The instrumental purposiveness of the regulation of poetry seems to function within a similar framework to that of the noble lie. One important distinction needs to be maintained however: whereas poetry has a clear creator with whom we can quarrel about its contents, the noble lie posits the earth itself as a mother-creator. Hence, central to the idea of the noble lie is what I call the ground zero, or the first generation of graduates that will be not only rulers of the city, but also guardians of the lie. In 414d, when explaining the mechanics of the lie at length Socrates says: “I’ll attempt to persuade first the rulers and the soldiers, then the rest of the city, that the rearing and education we gave them were like dreams; they only thought they were undergoing all that was happening to them, while, in truth, at that time they were under the earth within.” In opposition to a model of rule by nobility whereby the rulers stand at the top of the social hierarchy, as guardians of the noble lie they are guardians of one big family: they in fact stand at the foundation of the city and compel others to care for it as well.
When valuing it in accordance to modern political and moral sensibilities it is difficult not to view the noble lie through the lens of mystification. An invisible veil of ignorance that motivates one in accordance with the flows of power. Schofield is correct in identifying a paradox here, for the unshakable conviction that forms a solid polity cannot be based on a lie that is from the outset know to be a lie. I would refer to this veling conception of the noble lie as a negative, or extractive one, for it is one that primarily hides some truth for the sake of the polity’s stability and longevity. Is it then possible to be generous to Plato in another route, namely on that supposes the noble lie as a positive or productive one? Why would a lie then, compel citizens to unite in their care for the city and each other? Where are the clues for such a conception? I turn to earlier passages in Book III, where Socrates articulates a rationale for why the guardians would be compelled to care for the city. “A man would care most for that which he happened to love. […] Wouldn’t he surely love something most when he believed that the same things are advantageous to it and to himself, and when he supposed that if it did well, he too himself would do well along with it, and if it didn’t, neither would he? (412d)” Schofield rightly interprets this form of care for the city as a matter of reciprocal obligation. He earlier summarizes Socrates’ appeal in Book VII to the philosopher as obliged to repay the city for the upbringing and nurture it has provided them with (page 162). This double coincidence of interests need not be interpreted as a negative account of care for the city or other citizens, in fact this reading would be a projection of our contemporary sensibilities on the idea of interest and obligation.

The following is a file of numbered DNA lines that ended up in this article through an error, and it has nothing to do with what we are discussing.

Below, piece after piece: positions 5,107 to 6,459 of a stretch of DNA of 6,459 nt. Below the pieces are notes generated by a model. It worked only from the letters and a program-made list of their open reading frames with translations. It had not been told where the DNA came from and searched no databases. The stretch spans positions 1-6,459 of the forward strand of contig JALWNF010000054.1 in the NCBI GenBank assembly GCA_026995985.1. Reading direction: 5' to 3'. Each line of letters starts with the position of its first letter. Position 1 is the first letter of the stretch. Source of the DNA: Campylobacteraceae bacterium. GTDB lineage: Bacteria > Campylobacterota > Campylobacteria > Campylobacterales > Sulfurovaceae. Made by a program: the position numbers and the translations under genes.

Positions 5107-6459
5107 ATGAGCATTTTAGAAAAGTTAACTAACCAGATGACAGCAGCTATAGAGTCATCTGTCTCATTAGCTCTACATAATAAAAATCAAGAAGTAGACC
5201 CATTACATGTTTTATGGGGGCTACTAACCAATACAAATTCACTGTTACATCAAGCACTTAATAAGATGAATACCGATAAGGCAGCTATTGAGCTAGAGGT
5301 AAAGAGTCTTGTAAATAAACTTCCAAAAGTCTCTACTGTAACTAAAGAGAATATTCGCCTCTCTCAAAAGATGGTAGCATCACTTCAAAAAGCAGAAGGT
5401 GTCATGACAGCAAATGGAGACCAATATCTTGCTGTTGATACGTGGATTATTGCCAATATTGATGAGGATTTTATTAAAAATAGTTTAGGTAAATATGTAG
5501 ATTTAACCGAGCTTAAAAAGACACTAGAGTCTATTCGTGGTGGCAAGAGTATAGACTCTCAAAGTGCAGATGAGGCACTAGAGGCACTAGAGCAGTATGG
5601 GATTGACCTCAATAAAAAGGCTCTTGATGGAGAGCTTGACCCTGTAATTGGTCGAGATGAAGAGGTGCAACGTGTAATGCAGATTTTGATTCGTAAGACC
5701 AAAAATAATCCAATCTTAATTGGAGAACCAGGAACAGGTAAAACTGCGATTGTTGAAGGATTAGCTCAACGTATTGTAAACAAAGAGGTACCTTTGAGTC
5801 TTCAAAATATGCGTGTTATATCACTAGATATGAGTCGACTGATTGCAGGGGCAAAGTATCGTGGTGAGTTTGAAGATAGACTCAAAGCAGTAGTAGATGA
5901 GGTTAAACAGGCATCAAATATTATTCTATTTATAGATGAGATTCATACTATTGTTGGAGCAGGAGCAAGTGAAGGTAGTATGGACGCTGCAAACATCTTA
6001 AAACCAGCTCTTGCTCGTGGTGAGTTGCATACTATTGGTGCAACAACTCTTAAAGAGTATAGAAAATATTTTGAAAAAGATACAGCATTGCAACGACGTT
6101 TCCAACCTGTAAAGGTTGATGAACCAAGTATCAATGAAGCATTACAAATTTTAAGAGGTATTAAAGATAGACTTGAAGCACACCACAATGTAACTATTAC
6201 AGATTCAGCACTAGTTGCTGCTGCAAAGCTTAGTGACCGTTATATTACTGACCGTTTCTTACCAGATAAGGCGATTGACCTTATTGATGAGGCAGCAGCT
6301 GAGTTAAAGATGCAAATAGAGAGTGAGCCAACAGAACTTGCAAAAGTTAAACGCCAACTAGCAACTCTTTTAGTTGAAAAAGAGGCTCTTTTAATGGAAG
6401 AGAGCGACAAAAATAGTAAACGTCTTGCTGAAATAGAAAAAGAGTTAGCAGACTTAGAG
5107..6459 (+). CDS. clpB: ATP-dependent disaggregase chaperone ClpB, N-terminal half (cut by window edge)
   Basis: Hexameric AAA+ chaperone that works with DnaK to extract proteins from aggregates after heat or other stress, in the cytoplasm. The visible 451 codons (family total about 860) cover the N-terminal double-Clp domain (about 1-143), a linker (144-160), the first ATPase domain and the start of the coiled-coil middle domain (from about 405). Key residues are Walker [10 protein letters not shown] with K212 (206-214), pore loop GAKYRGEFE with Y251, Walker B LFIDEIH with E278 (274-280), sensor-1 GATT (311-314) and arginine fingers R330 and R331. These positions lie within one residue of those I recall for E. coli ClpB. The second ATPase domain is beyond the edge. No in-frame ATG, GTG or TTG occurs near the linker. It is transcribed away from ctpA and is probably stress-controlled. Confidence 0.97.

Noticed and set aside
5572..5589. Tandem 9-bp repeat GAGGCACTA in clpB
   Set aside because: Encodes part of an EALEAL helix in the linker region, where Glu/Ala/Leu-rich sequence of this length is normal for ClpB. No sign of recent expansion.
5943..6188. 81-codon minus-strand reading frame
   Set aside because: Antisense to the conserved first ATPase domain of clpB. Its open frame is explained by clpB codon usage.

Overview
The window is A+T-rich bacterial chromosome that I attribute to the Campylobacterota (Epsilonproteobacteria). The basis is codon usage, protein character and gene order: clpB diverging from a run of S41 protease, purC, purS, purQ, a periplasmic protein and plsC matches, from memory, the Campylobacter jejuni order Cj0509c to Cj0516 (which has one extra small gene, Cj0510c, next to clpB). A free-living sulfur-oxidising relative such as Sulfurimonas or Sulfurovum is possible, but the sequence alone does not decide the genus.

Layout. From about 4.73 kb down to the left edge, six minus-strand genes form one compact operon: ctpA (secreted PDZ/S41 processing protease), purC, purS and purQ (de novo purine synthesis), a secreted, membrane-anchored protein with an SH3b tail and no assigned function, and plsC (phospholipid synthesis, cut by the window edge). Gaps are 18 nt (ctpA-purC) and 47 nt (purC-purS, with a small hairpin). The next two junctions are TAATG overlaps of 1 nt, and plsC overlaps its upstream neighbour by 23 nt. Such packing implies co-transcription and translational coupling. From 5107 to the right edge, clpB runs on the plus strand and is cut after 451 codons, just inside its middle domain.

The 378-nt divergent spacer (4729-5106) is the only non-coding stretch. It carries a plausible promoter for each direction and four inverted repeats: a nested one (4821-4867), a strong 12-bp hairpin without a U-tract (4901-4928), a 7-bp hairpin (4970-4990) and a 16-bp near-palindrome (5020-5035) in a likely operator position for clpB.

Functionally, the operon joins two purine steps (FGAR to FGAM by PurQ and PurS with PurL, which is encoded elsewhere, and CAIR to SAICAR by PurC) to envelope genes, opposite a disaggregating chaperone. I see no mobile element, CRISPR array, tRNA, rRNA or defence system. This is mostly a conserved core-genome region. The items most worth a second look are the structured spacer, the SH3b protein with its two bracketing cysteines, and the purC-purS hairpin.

The noble lie is precisely what crystallizes this idea of mutual obligation; as a myth of national and civic identity it supposes a form of exchange to qualify as a relation. It is not cynical to assume that this relation is defined by interest, for this interest is not purely economic in nature. As Socrates declares in 416d3, in the city “no one will possess any private property except for what is absolutely necessary.” To be interested is to be invested, it is the very constitutive factor of care and what places entities in a relation to each other. The love for the city that Plato posits as necessary and derivative of the noble lie is the return of this idea of individual reciprocity, but at a higher, transcendental level. The story of the metals articulated from 415b-415d further elucidates this point when Socrates declares that: “First, no one will possess any private property except for what’s entirely necessary. Second, no one will have any house or storeroom into which everyone who wishes cannot come.” This does not presuppose a purely divine determination of of an inherited class structure, but rather a meritocratic structure that is not only determined by the lottary of noble birth. “If a child of theirs should be bom with an admixture of bronze or iron, by no manner of means are they to take pity on it, but shall assign the proper value to its nature and thrust it out among the craftsmen or the farmers” (415c). Rather than a justification for a predetermined class structure, the noble lie as articulated by Plato has a far more positive foundation that is meritocratic in nature.